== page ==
The McKinsey report makes the point this way: "The way footprint decisions have been made in the past, especially the herd-like reflex to chase low-cost labor, needs to be replaced with more nuanced, multifactor analyses. Companies must look beyond the simple math of labor-cost arbitrage to consider total factor performance across the full range of factor inputs and other forces that determine what it costs to build and sell products—including labor, transportation, leadership talent, materials and components, energy, capital, regulation, and trade policy."
The role of "manfacturing" in these kinds of far-flung networks becomes a little blurry. On one side, there are a rich array of new technologies and innovations that are likely to continue transforming manufacturing, and the U.S. economy certainly should seek to play a substantial role in many of these technologies. But on the other side, implementing many of these technologies involves a blending of creativity and skill among many workers, only some of whom will actually be in direct physical contact with machinery that produces goods and services. Here's the McKinsey report:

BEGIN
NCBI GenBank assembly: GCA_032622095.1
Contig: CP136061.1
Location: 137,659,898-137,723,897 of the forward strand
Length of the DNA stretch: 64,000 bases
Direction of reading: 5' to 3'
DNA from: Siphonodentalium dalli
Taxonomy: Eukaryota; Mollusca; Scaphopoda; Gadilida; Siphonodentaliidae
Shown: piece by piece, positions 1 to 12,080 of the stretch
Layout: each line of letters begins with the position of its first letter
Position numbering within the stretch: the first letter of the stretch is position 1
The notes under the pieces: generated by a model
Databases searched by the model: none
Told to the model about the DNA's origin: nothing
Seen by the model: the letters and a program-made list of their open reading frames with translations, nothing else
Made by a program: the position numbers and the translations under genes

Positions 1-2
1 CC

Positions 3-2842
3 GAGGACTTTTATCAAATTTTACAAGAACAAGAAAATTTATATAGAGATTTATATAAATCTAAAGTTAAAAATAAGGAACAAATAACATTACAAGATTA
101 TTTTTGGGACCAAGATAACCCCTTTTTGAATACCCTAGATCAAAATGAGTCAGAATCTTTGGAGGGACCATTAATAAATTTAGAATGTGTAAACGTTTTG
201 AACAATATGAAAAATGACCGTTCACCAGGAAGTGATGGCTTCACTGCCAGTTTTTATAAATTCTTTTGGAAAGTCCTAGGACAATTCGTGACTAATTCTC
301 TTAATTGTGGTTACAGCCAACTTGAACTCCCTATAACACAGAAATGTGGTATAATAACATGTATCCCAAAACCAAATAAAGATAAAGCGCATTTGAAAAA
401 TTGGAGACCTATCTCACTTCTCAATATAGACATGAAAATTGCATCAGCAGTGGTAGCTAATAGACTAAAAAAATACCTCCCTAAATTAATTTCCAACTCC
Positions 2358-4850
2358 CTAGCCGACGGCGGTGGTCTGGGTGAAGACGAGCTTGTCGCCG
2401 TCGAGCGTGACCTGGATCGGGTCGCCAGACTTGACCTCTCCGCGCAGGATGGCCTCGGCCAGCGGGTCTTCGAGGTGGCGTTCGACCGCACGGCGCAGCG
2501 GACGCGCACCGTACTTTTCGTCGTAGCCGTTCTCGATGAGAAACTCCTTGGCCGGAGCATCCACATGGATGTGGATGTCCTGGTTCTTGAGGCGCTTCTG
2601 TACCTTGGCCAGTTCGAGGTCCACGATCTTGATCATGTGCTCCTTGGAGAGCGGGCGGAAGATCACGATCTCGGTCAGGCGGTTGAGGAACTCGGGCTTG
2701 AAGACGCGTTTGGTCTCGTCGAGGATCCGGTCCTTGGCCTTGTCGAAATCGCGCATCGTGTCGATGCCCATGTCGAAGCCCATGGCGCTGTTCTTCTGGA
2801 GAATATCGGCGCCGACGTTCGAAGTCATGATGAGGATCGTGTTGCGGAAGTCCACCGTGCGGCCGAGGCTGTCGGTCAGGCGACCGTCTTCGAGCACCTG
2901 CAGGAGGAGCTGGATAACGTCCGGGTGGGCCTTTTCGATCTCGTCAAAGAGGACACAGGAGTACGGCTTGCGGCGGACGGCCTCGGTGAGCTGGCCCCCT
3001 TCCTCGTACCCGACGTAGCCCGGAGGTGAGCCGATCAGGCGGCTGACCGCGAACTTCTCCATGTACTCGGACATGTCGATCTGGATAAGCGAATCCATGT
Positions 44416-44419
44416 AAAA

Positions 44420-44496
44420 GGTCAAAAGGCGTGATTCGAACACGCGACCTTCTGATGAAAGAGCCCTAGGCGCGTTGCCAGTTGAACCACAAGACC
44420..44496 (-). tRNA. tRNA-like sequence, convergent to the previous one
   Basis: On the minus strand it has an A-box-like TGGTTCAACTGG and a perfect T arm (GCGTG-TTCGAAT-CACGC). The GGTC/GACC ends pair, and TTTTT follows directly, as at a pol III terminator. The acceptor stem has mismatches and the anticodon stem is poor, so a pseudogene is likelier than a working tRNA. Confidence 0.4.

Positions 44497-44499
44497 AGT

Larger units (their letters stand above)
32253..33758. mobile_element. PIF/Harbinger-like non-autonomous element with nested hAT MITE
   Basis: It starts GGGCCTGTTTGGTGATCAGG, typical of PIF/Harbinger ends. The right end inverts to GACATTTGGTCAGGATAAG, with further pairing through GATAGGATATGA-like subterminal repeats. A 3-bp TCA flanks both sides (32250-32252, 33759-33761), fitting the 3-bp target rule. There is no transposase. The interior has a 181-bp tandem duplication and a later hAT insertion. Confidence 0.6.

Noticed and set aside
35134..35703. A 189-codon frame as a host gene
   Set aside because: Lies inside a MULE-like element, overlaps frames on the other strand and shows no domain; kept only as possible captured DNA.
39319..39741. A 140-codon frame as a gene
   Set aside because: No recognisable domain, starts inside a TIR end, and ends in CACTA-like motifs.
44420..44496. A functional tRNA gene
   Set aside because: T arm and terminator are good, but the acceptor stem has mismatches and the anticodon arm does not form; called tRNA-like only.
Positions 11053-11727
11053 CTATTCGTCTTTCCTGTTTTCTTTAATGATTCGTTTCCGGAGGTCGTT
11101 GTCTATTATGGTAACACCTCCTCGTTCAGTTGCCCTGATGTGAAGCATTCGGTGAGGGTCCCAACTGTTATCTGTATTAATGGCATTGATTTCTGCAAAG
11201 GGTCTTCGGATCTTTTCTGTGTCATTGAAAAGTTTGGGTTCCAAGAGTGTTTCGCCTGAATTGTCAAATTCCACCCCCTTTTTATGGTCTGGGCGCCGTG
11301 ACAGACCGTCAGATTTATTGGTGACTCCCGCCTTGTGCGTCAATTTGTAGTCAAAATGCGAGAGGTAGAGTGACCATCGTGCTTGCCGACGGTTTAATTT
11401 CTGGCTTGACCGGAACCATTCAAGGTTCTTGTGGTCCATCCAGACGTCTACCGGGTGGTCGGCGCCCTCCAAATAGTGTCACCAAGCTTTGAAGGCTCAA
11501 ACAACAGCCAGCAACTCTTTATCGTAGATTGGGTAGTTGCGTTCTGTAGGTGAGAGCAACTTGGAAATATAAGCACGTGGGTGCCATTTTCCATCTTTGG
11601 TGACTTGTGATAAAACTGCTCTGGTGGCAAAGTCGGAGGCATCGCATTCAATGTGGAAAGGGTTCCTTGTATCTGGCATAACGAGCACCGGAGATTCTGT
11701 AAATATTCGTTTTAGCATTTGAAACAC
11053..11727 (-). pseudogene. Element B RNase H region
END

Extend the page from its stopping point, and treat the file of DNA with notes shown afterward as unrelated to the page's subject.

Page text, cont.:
"A rich pipeline of innovations promises to create additional demand and drive further productivity gains across manufacturing industries and geographies. New technologies are increasing the importance of information, resource efficiency, and scale variations in manufacturing. These innovations include new materials such as carbon fiber components and nanotechnology, advanced robotics and 3-D printing, and new information technologies that can generate new forms of intelligence, such as big data and the use of data-gathering sensors in production machinery and in logistics (the so-called Internet of Things). ...